Are you okay? Many aren't and that's okay.

Written by:

Katie Mehnert

The other day, I posted something on Twitter that was a first for me. It said, simply, “This is my official ask: help.” It was cryptic, I admit. I was too tired to say more. But I was so heartened by what happened next. 

Contacts began to DM, email, text, and call me.

They wanted to know what kind of help I needed, and how they could provide it. It was a powerful reminder of what ALLY Energy is all about: creating a community across our entire industry. Forging alliances. Being there for each other.

For the past couple of weeks, three words have been going through my head: I’m not OK. As I began to share that with people who reached out, I was quickly reminded that I am very much not alone. Many of us are struggling. Many of us are wary of admitting it. But maybe it’s time.

Maybe we should use a hashtag: #ImNotOK. And be okay with it!

In my case, it’s largely about major burnout. I’m tired of everything that has come from the pandemic. I’m tired of following the steps to help bring it to an end when so many other people disregard them and end up clogging hospitals. I’m tired of women losing the progress we’ve made in the workforce, especially women of color. I’m tired of the fighting among people, especially in the government. And I’m tired of inadequate action to help humanity tackle the climate crisis.

I am not okay with these things.

But it’s also the daily challenges of business that are exhausting. As an entrepreneur who has so much to be grateful for in the successes of ALLY, I try to always focus on the positive. But building a business and a community means plenty of setbacks as well. The leaders who praise and express interest in what we stand for, but don’t commit to being part of the solution. The haters consider our calls for DEI (diversity, equity, and inclusion) a threat to the status quo.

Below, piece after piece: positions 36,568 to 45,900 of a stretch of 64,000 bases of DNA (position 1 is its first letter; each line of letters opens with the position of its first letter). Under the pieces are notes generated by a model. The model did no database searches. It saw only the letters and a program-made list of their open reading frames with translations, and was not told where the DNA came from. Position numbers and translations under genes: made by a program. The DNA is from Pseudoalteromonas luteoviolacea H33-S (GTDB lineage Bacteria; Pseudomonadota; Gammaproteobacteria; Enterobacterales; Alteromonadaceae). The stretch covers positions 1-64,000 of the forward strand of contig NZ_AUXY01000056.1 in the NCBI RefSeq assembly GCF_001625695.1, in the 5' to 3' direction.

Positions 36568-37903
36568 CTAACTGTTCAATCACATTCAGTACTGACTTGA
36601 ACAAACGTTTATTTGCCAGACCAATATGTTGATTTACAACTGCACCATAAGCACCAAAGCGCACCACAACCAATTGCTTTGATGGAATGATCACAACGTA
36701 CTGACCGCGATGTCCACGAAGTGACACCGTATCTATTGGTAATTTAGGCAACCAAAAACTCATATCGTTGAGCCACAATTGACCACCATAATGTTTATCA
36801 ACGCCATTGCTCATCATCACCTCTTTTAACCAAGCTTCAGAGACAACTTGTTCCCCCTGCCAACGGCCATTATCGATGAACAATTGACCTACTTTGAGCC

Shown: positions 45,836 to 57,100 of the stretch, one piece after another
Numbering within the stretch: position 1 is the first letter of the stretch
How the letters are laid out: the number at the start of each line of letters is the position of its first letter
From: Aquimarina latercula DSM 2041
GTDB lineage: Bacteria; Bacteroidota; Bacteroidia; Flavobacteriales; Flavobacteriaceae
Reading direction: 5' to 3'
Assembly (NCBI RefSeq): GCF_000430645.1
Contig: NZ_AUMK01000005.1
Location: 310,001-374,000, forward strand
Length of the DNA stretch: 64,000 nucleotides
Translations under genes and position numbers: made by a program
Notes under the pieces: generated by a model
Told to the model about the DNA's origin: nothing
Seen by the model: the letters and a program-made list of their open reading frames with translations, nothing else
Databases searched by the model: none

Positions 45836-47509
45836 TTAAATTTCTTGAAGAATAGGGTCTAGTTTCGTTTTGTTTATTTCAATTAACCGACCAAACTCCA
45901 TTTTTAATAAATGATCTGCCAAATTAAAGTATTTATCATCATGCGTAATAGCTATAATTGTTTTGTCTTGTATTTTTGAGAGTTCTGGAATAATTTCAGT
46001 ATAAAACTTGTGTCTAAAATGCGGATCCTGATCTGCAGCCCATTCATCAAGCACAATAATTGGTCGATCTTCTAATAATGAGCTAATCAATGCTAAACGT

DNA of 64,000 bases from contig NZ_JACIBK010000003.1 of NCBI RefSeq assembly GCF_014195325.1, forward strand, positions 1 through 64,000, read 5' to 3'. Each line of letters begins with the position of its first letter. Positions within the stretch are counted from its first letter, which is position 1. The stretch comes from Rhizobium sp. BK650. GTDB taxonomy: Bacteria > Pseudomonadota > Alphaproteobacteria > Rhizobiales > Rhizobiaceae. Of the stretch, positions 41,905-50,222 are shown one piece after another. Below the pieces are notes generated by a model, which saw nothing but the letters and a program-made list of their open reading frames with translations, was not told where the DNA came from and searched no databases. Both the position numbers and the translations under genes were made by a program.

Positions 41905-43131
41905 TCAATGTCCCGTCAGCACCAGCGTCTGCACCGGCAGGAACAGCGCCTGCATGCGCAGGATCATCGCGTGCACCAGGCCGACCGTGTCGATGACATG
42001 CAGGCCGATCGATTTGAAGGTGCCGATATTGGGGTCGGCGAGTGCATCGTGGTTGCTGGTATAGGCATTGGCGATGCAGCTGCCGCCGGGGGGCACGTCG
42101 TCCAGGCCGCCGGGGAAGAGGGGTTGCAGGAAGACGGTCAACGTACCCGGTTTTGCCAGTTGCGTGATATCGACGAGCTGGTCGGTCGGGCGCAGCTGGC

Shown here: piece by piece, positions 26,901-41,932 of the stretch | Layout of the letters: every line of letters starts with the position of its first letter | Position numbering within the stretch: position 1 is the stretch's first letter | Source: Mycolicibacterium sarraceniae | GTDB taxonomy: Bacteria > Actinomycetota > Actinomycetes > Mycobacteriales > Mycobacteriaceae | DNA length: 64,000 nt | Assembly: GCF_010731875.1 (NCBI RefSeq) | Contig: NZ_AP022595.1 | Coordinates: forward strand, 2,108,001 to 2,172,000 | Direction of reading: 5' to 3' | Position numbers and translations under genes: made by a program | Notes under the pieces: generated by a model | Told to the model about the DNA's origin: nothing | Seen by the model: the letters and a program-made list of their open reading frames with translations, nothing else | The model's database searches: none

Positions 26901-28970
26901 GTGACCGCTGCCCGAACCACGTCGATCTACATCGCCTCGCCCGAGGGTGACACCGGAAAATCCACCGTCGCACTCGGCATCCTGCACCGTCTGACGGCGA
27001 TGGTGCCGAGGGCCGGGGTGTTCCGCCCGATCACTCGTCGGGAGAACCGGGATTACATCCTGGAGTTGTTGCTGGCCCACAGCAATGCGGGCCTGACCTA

Unloading about challenges like this can make one feel vulnerable. In fact, we are taught to stay ‘cool’ and to keep it to ourselves. I disagree. That is a recipe for more stress. It turns out that, according to research, CEOs and entrepreneurs should open up about our struggles more often. When we’re transparent, we help other people feel less alone, and break the “myth of the flawless leader.”

And let me tell you, as a CEO I’ve got flaws. I’m not superhuman. I’m vulnerable too.

Surveys show a great many of us are facing challenges to mental and emotional health and well-being. If you’re in a similar place, know that you can reach out, to me and to our community, right here on It’s OK to not feel strong. It’s OK to need a break. It’s OK to not be OK.

Together, we can help each other shore up our confidence, rest, rejuvenate, roll up our sleeves and keep going.

A few days after my tweet, I published a very different post, this time on Facebook.

It was a photo of me from 16 years ago. It filled me with joy. Partly because I can see the happiness and excitement I had for the future. It also embodied the energy I had and zest for life. It was a time I took very good care of myself. I had only just met my husband, Mark, and could not imagine the joy and wonder the future would bring -- most importantly, of course, in the form of our daughter, Ally. 

In fact, sometimes all I need to shore up strength is a photo of her to remind me that I may not be OK but I WILL be OK.

Remember. You’re never alone. You may not be okay in this moment but you will be okay. It’s only when you acknowledge all the challenges you face and lean into your village of allies, that you can breakthrough. 

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